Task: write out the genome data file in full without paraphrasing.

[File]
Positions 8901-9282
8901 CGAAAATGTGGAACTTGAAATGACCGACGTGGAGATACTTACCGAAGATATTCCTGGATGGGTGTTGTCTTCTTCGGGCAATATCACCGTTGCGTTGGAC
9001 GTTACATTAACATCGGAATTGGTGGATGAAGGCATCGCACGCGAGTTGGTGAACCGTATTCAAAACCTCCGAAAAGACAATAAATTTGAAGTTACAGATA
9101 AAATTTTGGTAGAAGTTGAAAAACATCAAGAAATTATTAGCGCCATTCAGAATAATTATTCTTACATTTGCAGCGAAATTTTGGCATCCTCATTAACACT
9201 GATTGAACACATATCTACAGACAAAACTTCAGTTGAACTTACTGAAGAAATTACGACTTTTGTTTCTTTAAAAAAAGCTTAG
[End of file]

Positions 8901-9282
8901 CGAAAATGTGGAACTTGAAATGACCGACGTGGAGATACTTACCGAAGATATTCCTGGATGGGTGTTGTCTTCTTCGGGCAATATCACCGTTGCGTTGGAC
9001 GTTACATTAACATCGGAATTGGTGGATGAAGGCATCGCACGCGAGTTGGTGAACCGTATTCAAAACCTCCGAAAAGACAATAAATTTGAAGTTACAGATA
9101 AAATTTTGGTAGAAGTTGAAAAACATCAAGAAATTATTAGCGCCATTCAGAATAATTATTCTTACATTTGCAGCGAAATTTTGGCATCCTCATTAACACT
9201 GATTGAACACATATCTACAGACAAAACTTCAGTTGAACTTACTGAAGAAATTACGACTTTTGTTTCTTTAAAAAAAGCTTAG